The blockchain, as well for its characteristics particularly indicated to be used to make transparent and secure payments and financial transactions, has many other uses. In past posts I told you about how it can be linked to space, cars and music, today I will add more irons in the fire.
An excellent and exhaustive explanation of its operation is given by Alessandro Moccia, who works for national critical banking infrastructures, telecommunications and media sectors, and has been one of the “early adopters” of cryptocurrencies since 2012, in an interview he explained what blockchain is and how it works, below an extract of it to Wired.it:
It is an open register of shared, decentralized and distributed information. More technically, it is a database that, instead of being on a single server, is structured in blocks distributed on different network nodes. The strength of the blockchain is all in this concept. The information entered in the database is reproduced in real time in all the nodes of the network, and the nodes themselves can, at any time, verify the validity of the information entered. In addition to the ability to verify information in a unanimous way, such information, once written and validated, can not be changed anymore. In the blockchain it’s only allowed to add information, and not to change those that have already been stored. This feature guarantees maximum transparency of information in the database.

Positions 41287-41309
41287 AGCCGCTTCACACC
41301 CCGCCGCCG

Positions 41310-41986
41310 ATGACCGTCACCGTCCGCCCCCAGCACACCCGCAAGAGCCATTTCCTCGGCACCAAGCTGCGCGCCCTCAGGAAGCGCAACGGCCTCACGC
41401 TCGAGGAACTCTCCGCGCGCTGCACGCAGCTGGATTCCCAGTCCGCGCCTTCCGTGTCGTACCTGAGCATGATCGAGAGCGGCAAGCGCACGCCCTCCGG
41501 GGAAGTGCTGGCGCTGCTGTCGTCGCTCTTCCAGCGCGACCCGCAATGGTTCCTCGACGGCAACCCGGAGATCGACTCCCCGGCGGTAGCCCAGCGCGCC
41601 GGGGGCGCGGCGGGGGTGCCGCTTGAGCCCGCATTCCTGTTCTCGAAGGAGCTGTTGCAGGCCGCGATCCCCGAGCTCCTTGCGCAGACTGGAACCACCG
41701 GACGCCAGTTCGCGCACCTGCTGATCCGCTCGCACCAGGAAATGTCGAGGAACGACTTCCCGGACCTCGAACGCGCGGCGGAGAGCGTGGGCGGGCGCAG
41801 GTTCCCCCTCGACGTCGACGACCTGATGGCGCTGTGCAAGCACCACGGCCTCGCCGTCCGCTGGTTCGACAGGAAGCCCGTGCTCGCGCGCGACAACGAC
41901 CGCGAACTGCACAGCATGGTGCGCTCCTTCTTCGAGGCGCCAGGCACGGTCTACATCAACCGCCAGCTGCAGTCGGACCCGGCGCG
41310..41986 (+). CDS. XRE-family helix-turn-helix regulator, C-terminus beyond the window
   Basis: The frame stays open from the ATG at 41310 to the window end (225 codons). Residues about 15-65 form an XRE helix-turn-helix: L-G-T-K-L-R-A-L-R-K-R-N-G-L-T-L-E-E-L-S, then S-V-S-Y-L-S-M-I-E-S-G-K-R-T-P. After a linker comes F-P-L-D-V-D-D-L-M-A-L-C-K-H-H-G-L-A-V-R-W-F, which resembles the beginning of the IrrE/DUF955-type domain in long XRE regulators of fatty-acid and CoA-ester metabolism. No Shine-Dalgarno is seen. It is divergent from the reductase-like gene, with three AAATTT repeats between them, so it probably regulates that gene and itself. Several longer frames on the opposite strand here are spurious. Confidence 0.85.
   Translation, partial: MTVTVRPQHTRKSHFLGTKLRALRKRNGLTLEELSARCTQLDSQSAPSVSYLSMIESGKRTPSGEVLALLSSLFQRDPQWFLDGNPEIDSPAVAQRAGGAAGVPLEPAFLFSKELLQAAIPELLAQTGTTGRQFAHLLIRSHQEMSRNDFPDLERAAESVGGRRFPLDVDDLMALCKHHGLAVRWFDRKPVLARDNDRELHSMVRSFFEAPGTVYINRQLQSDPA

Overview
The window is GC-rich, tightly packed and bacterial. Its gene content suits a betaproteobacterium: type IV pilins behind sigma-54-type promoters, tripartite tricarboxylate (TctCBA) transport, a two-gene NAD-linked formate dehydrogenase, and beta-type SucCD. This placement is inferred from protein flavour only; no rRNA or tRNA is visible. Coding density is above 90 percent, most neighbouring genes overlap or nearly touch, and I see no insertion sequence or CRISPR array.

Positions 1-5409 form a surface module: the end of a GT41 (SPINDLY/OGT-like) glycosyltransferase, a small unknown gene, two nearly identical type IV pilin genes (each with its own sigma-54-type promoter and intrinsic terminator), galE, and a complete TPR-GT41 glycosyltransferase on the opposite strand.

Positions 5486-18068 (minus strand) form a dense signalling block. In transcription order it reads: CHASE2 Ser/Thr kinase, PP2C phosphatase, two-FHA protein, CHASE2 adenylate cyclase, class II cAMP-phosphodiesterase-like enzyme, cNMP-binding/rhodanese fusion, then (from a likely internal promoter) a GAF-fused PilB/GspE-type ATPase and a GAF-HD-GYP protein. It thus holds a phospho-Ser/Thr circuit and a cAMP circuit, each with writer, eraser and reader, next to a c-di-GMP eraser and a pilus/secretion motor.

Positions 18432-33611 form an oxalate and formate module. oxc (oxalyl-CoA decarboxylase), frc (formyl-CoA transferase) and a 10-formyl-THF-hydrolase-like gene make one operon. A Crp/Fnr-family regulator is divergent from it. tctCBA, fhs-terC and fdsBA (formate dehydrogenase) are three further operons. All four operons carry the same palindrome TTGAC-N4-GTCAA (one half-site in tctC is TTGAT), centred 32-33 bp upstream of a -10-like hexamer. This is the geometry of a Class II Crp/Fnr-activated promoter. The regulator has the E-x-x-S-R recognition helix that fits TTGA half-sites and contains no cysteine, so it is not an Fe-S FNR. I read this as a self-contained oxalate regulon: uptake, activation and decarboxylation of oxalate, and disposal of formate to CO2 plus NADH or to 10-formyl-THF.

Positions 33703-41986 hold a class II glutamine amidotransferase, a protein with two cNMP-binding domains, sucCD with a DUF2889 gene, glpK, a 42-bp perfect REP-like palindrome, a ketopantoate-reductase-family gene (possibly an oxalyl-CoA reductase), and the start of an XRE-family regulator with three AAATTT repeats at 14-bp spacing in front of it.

Although not a great expert in this field but I found these sentences really clear and easy to understand, which allow us to understand how it is possible to use this technology, as already mentioned above, not just for financial transactions.
One of the ways to use it would be, for example, to make the elections more transparent, in March of this year it was used for the first time in the world in Sierra Leone. The votes of each individual voter were stored in a system called Agora, a blockchain designed by Leonardo Gammar, which made the votes completely anonymous by registering them on it and making them public to political parties and control units, in this way it was they can check, count and validate the votes. In doing so they tried to reduce the costs of the elections by saving on infrastructure, but above all to reduce a lot the corruption. The elections were resolved null and they to repeat them again, but this experiment gave way to a new way of conceiving politics by reducing costs and making them more transparent. By the middle of this century according to Gammar, most countries will use some form of digital voting and the blockchain appears in its eyes as the most appropriate one.
Another assiduous future user of the blockchain could be the health system and also the scientific one. The computational biologist at the University of California in San Francisco, Dexter Hadley, together with his medical team has created a system always based on the blockchain, called BreastWeCan, which allows doctors and patients to store and securely share health data, these data that, collected in discrete quantities, could be used to train artificial intelligences to recognize the presence of tumors before a doctor could do it.
With regard to non-medical science, on the other hand, projects are being studied to change the publishing process, revising and validating scientific papers on the blockchain, some as Scienceroot, Artifacts and Pluto are in the process of being launched. One of the most used computational software among researchers called Wolfram Mathematica, has launched the Multichain, an open-source platform that allows scientists and developers to program their personal blockchain.